Responsibilities

Kicking the Can

Reasons of the Body

Scott Russell Sanders lives in the hill country of southern Indiana, where he has written more than twenty books of fiction and nonfiction, including A Conservationist Manifesto (Indiana University Press, 2009) and Hunting for Hope (Beacon Press, 1998). His most recent books (also from IU Press) are Stone Country: Then & Now (2017), a documentary narrative made in collaboration with photographer Jeffrey Wolin, and Dancing in Dreamtime (2016), a collection of eco-science-fiction stories. He is currently finishing his portion of Ordinary Wealth, fifty brief tales written in response to photographs by Peter Forbes.

If Memory Comes to the Tongue

Brendan Galvin is the author of sixteen poetry collections, most recently Habitat: New and Selected Poems, 1965–2005 (2005), a finalist for the National Book Award; Ocean Effects (2007); and Whirl Is King (2008)—all from Louisiana State University Press. His translation of Sophocles’ Women of Trachis appeared in the Penn Greek Drama Series (University of Pennsylvania Press, 1998).

Birdhouse

William Heyen’s Shoah Train: Poems (Etruscan Press, 2004) was a finalist for the National Book Award; Mayapple Press will publish his book-length poem, The Angel Voices, in 2010. A past Senior Fulbright Lecturer in American Literature in Germany, Heyen has been awarded National Endowment for the Arts, Guggenheim, and American Academy of Arts and Letters fellowships, among other prizes and honors. He lives in Brockport, New York.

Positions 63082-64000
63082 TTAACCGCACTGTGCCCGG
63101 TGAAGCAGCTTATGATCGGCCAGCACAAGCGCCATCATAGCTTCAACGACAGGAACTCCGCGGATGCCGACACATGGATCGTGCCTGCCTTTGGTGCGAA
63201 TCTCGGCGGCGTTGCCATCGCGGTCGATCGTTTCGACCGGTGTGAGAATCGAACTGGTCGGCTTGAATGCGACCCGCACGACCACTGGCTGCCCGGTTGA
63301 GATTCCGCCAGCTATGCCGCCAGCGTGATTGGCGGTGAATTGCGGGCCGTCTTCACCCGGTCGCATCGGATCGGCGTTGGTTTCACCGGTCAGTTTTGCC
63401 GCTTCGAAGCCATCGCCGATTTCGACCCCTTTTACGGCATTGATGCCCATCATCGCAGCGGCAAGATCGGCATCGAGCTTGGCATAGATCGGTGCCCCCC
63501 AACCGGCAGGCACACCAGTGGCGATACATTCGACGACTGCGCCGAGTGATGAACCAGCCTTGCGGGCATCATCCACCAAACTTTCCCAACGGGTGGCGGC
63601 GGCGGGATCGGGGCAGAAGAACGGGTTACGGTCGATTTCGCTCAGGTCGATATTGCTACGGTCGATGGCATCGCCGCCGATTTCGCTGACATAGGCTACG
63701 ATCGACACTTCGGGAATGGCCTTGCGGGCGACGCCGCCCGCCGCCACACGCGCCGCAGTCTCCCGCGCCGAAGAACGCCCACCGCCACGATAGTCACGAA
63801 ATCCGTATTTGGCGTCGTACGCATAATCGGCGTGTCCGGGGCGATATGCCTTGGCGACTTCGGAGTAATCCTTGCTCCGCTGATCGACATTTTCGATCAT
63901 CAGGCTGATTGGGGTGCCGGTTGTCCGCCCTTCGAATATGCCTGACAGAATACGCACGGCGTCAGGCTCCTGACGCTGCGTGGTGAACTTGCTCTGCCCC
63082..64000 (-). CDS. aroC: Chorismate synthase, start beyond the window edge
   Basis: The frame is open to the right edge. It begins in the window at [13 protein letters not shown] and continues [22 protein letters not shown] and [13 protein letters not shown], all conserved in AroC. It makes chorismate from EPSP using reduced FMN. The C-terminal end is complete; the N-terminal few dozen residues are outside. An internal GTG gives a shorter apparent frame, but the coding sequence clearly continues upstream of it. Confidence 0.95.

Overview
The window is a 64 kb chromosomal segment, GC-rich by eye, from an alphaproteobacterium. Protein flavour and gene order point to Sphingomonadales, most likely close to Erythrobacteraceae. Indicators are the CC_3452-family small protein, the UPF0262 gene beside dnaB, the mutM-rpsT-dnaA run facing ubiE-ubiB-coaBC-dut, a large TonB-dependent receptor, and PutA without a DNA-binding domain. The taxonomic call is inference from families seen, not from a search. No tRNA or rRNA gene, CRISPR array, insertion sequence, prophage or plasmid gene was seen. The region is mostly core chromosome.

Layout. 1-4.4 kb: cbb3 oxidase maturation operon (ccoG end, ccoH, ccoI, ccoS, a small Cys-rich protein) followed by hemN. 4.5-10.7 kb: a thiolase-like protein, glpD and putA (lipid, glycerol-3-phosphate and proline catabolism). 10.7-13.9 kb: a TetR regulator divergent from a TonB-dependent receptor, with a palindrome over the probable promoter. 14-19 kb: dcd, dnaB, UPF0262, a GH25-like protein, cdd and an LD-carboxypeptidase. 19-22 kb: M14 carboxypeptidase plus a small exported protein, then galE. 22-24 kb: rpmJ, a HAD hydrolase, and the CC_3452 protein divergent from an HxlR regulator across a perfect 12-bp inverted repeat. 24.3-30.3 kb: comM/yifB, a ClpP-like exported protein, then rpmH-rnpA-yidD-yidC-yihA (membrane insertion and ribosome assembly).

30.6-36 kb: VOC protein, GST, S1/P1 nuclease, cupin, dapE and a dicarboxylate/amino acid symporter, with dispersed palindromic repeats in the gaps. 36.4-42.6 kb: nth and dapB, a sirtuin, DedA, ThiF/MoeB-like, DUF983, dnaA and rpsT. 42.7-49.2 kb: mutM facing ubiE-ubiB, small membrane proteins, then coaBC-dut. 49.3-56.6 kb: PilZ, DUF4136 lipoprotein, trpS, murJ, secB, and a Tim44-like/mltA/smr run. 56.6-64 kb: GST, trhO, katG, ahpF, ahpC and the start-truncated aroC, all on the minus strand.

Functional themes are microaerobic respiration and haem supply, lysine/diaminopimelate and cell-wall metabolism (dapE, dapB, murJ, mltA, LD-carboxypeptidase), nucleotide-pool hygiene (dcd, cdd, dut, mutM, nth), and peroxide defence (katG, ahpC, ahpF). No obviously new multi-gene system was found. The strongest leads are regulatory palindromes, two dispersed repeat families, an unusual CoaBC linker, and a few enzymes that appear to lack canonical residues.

Dawn’s Early Light

on Articles of War: A Collection of American Poetry about World War II by Leon Stokesbury

on The Anatomy of Philosophical Style: Literary Philosophy and the Philosophy of Literature by Berel Lang

on Breathing under Water and Other East European Essays by Stanislaw Baranczak

Gary Gildner has contributed to The Georgia Review numerous poems and stories, four essays, a book review, and an exchange of letters with the late novelist Raymond Andrews. His latest collection of poems is Cleaning a Rainbow (BkMk Press, 2007); his latest collection of stories is The Capital of Kansas City (BkMk Press, 2016). He has received Pushcart Prizes in fiction and nonfiction, and the Iowa Poetry Prize for The Bunker in the Parsley Fields (University of Iowa Press). Gildner and his wife Michele live in the Clearwater Mountains of Idaho and in the foothills of Arizona’s Santa Catalina Mountains.